It’s no secret now that same-day delivery is the future of online retail. But could it be the future of offline retail as well?
One company that thinks so is Deliv, a same-day retailer delivery service with a pretty different premise: Rather than employ an army of third-party couriers to do deliveries, Deliv wants to hire, well, you.
At the core of Deliv’s service is its heavily vetted crowdsourced driver workforce, which isn’t made up of pros but rather everyday folks. “These are not professional drivers. Most of them are college-educated with sales customer-service experience,” Deliv CEO Daphne Carmeli told me.
To anyone who has had a pizza delivery botched by a local punk, the prospect might be a bit worrying. Will anyone really want to trust their expensive purchases with some local nobody?
The concern is a valid one, but it seems to be addressed from all sides by Deliv’s extensive filtering process. Between background checks, a tough certification process, audits, and a ratings system, Deliv is doing a lot to ensure that its drivers are professional ones. “It’s a very white glove experience,” Carmeli said.
That experience seems to be an attractive one for investors, who gave Deliv $1 million last month.
But let’s not get ahead of ourselves here. Does anyone actually want same-day delivery in the first place? Turns out the answer is yes — but with some caveats. According to Carmeli, while speed is cool, early Deliv users seem to be much more fond of something else: convenience.
“Giving customers the capability to specify when and where they want something is way more valuable than speed. Home or office — people can make that change very quickly,” Carmeli said.
While the needs of consumers are obviously important, Deliv’s larger challenge now is convincing large retailers that its take on same-day delivery makes sense for them.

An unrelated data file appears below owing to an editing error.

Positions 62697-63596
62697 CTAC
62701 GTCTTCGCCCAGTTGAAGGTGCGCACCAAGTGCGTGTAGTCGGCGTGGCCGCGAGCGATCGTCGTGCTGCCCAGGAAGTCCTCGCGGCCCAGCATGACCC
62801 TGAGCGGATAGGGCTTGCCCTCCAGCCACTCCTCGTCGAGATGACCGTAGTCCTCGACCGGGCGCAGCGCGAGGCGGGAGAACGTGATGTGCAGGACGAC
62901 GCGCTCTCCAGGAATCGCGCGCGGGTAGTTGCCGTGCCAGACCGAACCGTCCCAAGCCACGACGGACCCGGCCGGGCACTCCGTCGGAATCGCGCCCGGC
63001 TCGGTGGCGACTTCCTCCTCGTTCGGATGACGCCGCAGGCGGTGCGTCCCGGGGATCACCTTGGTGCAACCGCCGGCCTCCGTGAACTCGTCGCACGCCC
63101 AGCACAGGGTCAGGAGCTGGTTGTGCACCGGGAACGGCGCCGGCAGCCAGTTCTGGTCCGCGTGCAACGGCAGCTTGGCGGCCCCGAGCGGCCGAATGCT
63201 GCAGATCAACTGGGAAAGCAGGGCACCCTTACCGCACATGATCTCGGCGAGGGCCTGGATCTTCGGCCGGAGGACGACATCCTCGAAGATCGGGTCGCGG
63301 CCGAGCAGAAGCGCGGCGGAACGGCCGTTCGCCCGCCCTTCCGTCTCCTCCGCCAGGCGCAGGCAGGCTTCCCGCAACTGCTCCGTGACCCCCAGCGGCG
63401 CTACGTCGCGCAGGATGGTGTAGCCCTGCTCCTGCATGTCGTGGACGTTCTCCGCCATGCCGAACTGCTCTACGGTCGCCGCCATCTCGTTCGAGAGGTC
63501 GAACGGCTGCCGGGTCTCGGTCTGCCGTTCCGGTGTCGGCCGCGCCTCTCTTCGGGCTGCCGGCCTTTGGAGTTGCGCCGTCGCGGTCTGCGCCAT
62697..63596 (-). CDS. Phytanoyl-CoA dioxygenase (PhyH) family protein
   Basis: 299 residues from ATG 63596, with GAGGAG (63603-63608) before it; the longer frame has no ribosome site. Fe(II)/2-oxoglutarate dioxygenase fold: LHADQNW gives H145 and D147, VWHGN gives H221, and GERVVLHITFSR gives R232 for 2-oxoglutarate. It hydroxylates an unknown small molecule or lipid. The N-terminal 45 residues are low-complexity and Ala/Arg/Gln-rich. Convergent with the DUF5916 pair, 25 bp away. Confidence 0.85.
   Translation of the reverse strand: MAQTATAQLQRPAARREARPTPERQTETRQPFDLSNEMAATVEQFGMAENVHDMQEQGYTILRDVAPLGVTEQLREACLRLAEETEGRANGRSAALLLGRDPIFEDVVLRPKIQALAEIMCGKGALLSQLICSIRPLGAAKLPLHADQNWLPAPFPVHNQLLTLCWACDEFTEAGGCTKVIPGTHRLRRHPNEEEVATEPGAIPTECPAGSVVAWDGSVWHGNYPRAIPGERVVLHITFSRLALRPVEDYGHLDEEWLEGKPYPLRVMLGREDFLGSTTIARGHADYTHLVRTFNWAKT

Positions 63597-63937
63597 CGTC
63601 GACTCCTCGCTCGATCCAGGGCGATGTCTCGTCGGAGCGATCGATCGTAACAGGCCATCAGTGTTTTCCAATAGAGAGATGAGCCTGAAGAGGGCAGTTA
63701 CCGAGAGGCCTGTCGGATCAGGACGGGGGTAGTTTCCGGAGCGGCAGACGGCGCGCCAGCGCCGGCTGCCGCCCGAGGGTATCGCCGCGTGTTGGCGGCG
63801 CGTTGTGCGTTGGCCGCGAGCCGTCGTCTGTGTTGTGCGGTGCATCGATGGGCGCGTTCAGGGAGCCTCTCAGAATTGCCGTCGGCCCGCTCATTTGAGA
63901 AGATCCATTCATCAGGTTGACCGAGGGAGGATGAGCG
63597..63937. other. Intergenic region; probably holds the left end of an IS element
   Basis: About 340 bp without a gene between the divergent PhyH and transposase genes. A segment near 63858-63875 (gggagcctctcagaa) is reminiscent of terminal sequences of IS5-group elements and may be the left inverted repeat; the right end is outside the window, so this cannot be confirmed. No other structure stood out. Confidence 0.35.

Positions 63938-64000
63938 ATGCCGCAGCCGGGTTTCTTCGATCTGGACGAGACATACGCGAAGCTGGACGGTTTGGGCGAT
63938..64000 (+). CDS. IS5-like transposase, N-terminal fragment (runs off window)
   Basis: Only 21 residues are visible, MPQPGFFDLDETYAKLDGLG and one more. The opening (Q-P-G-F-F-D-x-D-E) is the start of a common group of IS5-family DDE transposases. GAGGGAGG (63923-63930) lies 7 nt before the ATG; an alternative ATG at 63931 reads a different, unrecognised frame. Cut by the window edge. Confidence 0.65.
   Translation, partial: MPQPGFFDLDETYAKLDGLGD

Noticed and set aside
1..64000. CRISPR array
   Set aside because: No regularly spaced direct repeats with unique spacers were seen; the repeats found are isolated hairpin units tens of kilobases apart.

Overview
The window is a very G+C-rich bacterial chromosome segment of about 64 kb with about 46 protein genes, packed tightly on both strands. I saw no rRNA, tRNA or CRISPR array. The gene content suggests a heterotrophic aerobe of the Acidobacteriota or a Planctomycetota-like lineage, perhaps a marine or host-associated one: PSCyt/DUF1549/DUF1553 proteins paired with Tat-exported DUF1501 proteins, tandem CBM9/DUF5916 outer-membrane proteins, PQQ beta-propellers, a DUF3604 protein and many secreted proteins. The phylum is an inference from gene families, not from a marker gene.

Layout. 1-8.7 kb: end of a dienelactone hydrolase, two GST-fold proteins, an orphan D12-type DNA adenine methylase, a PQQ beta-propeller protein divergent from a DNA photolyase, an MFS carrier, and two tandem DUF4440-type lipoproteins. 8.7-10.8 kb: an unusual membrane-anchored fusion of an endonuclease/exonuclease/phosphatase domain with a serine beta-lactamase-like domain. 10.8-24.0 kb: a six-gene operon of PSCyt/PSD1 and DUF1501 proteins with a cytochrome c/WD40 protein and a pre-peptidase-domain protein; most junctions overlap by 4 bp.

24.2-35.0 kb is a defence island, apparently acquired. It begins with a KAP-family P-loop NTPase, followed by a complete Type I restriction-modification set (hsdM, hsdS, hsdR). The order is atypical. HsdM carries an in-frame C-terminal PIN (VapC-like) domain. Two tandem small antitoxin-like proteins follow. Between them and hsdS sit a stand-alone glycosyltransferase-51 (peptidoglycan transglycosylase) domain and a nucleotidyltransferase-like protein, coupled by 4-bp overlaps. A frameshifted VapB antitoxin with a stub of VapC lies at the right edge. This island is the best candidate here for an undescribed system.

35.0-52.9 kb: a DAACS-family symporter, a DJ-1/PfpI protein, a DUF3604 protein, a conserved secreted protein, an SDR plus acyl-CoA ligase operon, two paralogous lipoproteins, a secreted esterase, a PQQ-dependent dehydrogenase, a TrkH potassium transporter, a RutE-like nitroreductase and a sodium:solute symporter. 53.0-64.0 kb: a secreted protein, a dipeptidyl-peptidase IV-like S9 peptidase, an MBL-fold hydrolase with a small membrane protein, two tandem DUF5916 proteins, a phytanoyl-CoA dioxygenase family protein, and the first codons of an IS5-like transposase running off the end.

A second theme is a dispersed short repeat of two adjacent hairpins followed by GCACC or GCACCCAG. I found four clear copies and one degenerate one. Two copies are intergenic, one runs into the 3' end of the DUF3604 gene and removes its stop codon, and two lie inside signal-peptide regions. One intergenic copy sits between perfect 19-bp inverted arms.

And from a business sense, it does: For companies like Wal-Mart (which is also playing around with its own crowdsourced delivery idea), the promise of same-day delivery means having another valuable weapon in the ongoing battle against Amazon, which is schooling just about everyone in ecommerce.
But Deliv thinks that retailers already have what it takes to out-Amazon Amazon: their physical locations.
“Retailers’ inventory, by nature of where they put their stories, lies within five miles of consumer populations. Their inventory is already where it needs to be, ” Carmeli said.
It’s an interesting idea, considering that brick-and-mortar stores have been major liabilities for retailers over the past few years. Not only are people using their local Best Buys as showrooms for Amazon, but physical locations cost lots of money — especially in busy metropolitan areas. Deliv, then, is important because it allows retailers to harness the power of those stores, changing them from liabilities to hugely effective assets. Not even Amazon can do that right now.
For the Wal-Marts and Best Buys of the world, the cure for showrooming could just be the showrooms themselves.
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